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UTAG still on strike; ignore fake reports – Gyampo

Salaries and Conditions of Service of Teachers: A Historical Note - Prof Gyampo writes UTAG still on strike; ignore fake reports – ersity teachers association of ghana

UTAG still on strike is the latest update from the General Secretary of the University of Ghana branch of the University Teachers Association of Ghana, (UTAG) Professor Gyampo. He has strongly dismissed reports that UTAG has suspended its strike action over poor conditions of service.

Reports making rounds on Social Media indicated that UTAG had suspended its two-week strike but Professor Gyampo told that the reports are fake.

He added that they are still on strike and will only call off the strike when their demands are met. UTAG began an indefinite industrial action last Monday over poor conditions of service and the failure of the government to resolve long-standing grievances.

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The association has been asking the government to restore the conditions of service agreed upon with the government in 2012. The 2012 conditions of service pegged the Basic plus Market Premium of a lecturer at $2,084.42.

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The entry-level salary of a lecturer is less than Ghc 2000 while a professor earns less than Ghc 5000 monthly.

The leadership of UTAG remains resolute with its line of action. It is feared that should the government respond to their demands, other unions will use the same strategy against the government.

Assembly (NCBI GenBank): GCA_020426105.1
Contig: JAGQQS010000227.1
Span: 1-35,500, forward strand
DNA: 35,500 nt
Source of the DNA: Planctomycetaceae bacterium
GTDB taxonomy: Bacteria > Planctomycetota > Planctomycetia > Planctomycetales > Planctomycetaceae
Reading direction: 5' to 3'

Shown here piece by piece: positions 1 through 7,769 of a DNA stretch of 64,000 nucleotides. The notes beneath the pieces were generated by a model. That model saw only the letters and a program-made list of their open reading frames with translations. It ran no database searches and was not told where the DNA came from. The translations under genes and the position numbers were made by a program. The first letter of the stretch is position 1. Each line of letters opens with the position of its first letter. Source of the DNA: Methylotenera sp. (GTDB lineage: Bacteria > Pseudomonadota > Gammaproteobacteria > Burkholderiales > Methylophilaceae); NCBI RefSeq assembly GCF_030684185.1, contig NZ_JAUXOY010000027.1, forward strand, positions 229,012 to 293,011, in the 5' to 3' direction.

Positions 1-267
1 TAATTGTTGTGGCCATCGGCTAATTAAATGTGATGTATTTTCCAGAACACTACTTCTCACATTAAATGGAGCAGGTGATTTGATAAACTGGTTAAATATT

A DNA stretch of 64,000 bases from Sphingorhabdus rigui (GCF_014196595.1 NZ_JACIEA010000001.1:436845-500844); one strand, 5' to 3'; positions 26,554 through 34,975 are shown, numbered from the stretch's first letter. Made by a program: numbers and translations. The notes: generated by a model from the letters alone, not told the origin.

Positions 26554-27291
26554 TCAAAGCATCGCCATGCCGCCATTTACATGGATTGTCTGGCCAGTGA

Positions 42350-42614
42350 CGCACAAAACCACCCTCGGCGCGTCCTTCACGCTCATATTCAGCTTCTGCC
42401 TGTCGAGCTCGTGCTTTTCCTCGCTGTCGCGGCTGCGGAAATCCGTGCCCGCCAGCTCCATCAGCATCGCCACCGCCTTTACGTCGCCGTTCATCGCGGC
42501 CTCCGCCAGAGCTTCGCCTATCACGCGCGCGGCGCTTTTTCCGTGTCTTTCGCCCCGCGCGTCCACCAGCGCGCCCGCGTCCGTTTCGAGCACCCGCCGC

A court order obtained ordering them to halt the strike and follow laid down procedures has been ignored by UTAG and its members.

UTAG still on strike as Gyampo says government’s negotiation team is abysmal

The Political Science Lecturer at the University of Ghana, Professor Ransford Gyampo, has described the government’s negotiation team as abysmal and incompetent in their attempts to find a resolution to the strike by the University Teachers Association of Ghana (UTAG).

According to Professor Gyampo, the government has been negotiating with the leadership of UTAG for the last 10 years but has failed to find a resolution to their grievances.

“I think there’s a way out in my view [but] some of us have called for an independent third party to intervene because as far as I’m concerned those who have negotiated on government’s behalf have been abysmal and demonstrated much incompetence.

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